LOUISVILLE, Ky. (WDRB) -- Several local charities unveiled two impressive playhouses Thursday for two very special children, including Hunter Ellis, the son of fallen Bardstown Police Officer Jason Ellis.

The playhouses were custom-built from the ground up.

"They will have running water, heat, air conditioning," said Chuck Kavanaugh, executive vice president of the Building Industry Association.

"Our young people put a lot of love and attention into them to make sure they're the best that they can build," said Lynn Rippy, executive director of YouthBuild Louisville.

The annual revealing event is a combined effort among the Building Industry Charitable Foundation, Kosair Charities and YouthBuild Louisville.

"Each of the Kosair Kids met with the builders early in the process and actually told them what they wanted. They were actually designing the houses themselves. It was actually pretty interesting," said Kavanaugh.

"She wanted it pink and she loves ballerina stuff so they've got ballerina stuff on the walls," said Fadi Mohammed, the father of one of the recipients.

This year's lucky playhouse recipients are Hunter Ellis and Jenna Mohammed.

They got to see their new playhouses for the first time Thursday.

"I thought that can't possibly be for Hunter. There's no way. That's not a playhouse. That's a house," said Amy Ellis, Hunter's Mom.

"I had no idea it was going to be this big and that detailed. It's crazy. It's just perfect," said Fadi Mohammed.

Hunter and Jenna are both Kosair Kids and were chosen for different reasons.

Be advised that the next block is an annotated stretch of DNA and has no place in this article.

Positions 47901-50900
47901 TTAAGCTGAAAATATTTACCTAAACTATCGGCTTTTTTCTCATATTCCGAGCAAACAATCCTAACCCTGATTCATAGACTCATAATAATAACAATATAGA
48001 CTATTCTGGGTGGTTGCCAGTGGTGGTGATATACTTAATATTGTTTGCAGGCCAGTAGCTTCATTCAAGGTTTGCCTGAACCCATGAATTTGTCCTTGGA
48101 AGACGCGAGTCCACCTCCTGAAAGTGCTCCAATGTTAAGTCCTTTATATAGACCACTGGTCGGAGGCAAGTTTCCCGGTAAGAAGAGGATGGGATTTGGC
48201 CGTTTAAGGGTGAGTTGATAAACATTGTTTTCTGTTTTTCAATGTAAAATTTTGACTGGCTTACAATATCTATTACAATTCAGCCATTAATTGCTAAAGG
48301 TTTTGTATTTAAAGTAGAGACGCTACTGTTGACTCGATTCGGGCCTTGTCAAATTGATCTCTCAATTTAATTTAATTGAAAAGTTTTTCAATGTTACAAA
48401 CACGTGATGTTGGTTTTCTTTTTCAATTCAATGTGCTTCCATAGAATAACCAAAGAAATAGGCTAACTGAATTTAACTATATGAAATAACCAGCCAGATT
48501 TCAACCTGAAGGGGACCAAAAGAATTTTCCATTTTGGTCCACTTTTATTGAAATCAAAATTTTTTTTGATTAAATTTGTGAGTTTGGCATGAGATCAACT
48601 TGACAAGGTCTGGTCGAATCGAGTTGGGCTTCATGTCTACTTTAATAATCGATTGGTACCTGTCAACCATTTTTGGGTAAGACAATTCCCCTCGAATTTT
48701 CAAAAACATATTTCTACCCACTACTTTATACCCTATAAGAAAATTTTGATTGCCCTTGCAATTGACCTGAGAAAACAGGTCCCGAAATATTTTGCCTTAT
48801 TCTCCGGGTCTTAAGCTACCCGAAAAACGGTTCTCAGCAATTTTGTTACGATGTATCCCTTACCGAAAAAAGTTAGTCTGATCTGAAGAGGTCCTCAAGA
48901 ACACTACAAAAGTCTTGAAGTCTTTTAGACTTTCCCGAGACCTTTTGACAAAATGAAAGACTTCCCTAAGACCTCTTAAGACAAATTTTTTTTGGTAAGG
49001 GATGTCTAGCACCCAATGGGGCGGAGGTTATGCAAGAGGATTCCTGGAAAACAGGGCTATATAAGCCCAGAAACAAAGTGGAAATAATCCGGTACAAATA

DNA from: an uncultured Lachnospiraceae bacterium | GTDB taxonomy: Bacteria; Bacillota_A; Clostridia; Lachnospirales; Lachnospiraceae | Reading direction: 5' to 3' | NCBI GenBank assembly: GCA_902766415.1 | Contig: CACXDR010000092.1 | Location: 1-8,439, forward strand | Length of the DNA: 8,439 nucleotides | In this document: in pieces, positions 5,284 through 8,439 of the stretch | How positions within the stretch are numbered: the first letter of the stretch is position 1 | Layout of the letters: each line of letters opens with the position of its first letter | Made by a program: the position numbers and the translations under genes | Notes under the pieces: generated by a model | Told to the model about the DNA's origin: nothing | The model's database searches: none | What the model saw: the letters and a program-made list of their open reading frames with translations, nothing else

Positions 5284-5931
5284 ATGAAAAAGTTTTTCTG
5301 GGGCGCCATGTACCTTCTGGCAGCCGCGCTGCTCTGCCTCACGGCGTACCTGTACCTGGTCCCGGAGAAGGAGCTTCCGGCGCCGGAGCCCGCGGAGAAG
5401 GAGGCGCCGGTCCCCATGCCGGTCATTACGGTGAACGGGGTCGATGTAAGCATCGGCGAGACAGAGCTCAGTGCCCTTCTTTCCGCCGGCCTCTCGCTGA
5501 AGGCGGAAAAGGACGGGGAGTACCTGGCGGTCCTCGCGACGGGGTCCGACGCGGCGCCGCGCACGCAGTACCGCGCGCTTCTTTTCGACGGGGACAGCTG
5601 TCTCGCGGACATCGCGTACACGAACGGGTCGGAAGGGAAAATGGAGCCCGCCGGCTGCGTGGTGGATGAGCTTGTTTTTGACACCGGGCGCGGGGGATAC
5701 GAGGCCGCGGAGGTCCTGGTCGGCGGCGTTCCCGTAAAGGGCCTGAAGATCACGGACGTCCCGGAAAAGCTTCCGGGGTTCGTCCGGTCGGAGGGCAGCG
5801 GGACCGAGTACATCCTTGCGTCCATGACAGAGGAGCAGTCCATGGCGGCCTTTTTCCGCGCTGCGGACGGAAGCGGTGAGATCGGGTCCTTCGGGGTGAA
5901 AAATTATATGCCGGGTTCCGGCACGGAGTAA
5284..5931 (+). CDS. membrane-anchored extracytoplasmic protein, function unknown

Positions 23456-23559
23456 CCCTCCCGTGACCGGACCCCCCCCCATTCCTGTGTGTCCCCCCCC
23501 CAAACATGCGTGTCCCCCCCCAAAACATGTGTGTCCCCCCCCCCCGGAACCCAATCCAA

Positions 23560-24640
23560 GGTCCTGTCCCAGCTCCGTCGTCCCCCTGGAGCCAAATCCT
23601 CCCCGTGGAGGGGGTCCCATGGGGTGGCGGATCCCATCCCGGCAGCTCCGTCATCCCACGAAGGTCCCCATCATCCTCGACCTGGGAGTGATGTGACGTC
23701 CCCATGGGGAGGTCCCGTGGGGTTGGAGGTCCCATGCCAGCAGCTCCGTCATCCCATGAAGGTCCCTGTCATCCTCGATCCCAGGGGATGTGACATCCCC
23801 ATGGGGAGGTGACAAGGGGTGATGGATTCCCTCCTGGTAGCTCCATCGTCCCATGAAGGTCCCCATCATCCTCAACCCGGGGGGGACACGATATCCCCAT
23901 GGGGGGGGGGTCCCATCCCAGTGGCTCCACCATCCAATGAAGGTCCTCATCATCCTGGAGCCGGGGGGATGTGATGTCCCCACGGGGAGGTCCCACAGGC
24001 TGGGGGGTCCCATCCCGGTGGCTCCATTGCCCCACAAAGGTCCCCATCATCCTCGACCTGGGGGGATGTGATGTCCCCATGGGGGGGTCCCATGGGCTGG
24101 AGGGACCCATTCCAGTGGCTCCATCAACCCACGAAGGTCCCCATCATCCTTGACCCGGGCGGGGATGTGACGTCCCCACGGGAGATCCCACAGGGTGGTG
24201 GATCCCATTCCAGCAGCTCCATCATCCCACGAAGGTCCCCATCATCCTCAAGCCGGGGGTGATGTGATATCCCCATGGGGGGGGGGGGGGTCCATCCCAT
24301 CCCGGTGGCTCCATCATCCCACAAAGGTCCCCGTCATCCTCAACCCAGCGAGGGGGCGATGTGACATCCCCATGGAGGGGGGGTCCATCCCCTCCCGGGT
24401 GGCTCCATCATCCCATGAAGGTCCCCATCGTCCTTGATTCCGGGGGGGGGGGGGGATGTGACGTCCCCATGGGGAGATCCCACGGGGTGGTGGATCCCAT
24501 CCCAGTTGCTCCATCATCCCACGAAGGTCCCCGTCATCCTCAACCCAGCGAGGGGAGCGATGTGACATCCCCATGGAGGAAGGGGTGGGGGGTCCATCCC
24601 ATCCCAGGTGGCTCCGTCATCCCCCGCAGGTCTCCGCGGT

"I just want to thank everyone for the support and these wonderful charities that have chosen Hunter," said Amy Ellis.

Ellis says Hunter will share the playhouse with his brother Parker once it's delivered to their Bardstown home.

"They're pretty good buddies," she told WDRB.

The Ellis family has been through a lot. They lost their dad, Bardstown Officer Jason Ellis, in May 2013 when he was gunned down while on the way home from work.

Amy says it's important for the boys to be able to have a place to act their age.

"Just to have fun and be happy and be kids. Very blessed and thankful," she said.

Jenna Mohammed's dad Fadi says Jenna will use her playhouse for years to come.

"I think over time, it'll be her little getaway. She'll be able to go there, relax, do her homework, get her thoughts together," he said.

The playhouses will be on display for the next three days at the Home, Garden and Remodeling Show at the Kentucky Expo Center.

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